Although the disease malignant pleural mesothelioma has been known and treated for decades, especially among shipyard workers and U. S. Navy veterans, pleural mesothelioma practice guidelines were first presented only recently, in March 2010, by Dr. Lee Krug, director of the Mesothelioma Program at Memorial Sloan-Kettering at the annual meeting of the National Comprehensive Cancer Network (NCCN). The Malignant Pleural Mesothelioma practice guidelines encompass diagnosis and evaluation, treatment for the various stages of mesothelioma, chemotherapy, surgery and radiation therapy. These guidelines serve as a practical outline for physicians faced with diagnosing and treating a patient with pleural mesothelioma. The guidelines were developed through the collaborative effort of the NCCN Malignant Pleural Mesothelioma panel members. The National Comprehensive Cancer Network is a nonprofit alliance comprised of more than 20 of the leading cancer treatment centers across the country.
Mesothelioma Surgery as a Viable Option
Dr. Krug in his presentation discussed surgery as an option for treating malignant pleural mesothelioma. There are two types of surgeries; one is the decortication or pleurectomy and the other is the more aggressive approach which is the extrapleural pneumonectomy (EPP). The extrapleural pneumonectomy involves resecting the pleura, the lung and the diaphragm. This is a major surgery and should be performed by skilled surgeons, he remarked. Dr. Krug indicated that the extrapleural pneumonectomy should be considered for patients with early stage mesothelioma. He indicated there is a fair amount of controversy in the medical community about its use.
At the International Mesothelioma Program (IMP) at Brigham and Women’s Hospital, one of the member institutions of the NCCN, Dr. David Sugarbaker regularly and skillfully performs both surgeries with some remarkable results.
Chemotherapy and Radiation Therapy Necessary for Mesothelioma
The guidelines indicate that the first line chemotherapy regimen is pemetrexed (Alimta) combined with Cisplatin. Even with surgery, both chemotherapy and radiation therapy are recommended. Carboplatin can also be used in place of Cisplatin. Use of other drugs such as Gemcitabine and Vinorelbine can be prescribed as well. Chemotherapy and radiation are necessary to prevent relapse and to treat the cancer cells that are microscopic and are present even after surgery.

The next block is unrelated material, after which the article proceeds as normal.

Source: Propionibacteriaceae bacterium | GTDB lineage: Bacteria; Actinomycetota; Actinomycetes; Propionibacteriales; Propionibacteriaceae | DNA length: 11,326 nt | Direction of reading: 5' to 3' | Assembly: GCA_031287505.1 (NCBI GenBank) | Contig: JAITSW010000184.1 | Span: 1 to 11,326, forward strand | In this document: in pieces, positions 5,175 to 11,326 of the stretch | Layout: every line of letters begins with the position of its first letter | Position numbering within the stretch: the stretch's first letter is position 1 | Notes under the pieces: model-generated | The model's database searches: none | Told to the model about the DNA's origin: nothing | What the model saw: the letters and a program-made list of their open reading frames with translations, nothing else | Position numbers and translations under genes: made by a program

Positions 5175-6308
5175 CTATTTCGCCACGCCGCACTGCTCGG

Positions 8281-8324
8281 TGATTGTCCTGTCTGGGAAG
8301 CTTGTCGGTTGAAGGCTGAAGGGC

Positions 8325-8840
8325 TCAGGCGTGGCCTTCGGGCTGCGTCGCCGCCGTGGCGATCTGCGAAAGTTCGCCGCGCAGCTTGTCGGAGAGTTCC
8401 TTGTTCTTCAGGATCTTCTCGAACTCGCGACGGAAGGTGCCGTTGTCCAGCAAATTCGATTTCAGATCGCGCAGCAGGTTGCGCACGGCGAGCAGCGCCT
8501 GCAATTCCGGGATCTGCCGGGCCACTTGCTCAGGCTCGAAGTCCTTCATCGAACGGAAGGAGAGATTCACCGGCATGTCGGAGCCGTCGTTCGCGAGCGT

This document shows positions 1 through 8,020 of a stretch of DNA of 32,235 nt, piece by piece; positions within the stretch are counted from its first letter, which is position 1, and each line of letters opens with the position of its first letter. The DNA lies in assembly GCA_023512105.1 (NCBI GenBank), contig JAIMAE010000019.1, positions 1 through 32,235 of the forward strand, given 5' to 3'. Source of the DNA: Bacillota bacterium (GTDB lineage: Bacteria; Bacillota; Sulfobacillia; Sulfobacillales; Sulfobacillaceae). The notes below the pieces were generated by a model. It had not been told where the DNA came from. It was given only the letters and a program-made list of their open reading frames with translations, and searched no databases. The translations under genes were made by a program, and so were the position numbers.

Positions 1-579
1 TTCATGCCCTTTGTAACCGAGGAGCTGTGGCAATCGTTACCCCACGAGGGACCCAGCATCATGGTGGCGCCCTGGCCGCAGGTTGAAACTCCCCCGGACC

Mesothelioma Guidelines Will Improve Treatment
The oncology practice guidelines are a result of evidence based research and are the consensus of the malignant mesothelioma panel of NCCN. Thirty-five oncologists, surgical oncologists, radiation oncologists, pathologists and hematology oncologists participated on the panel and worked on the guidelines. The guidelines are now available for practicing physicians, but of course each physician will use his or her best independent medical judgment to decide how to treat and care for a mesothelioma patient.
These unprecedented malignant pleural mesothelioma guidelines take medical care a big step forward in standardizing and improving the treatment, prognosis and quality of life for a person being diagnosed with mesothelioma today. Attorney Richard DeRobertis of Galiher DeRobertis & Waxman, which has represented mesothelioma clients for over 30 years, applauds and commends the work of the many physicians and scientists in their clinics, hospitals and laboratories, “It is their hard work and years of experience that enabled the NCCN to develop these new clinical practice guidelines for malignant pleural mesothelioma.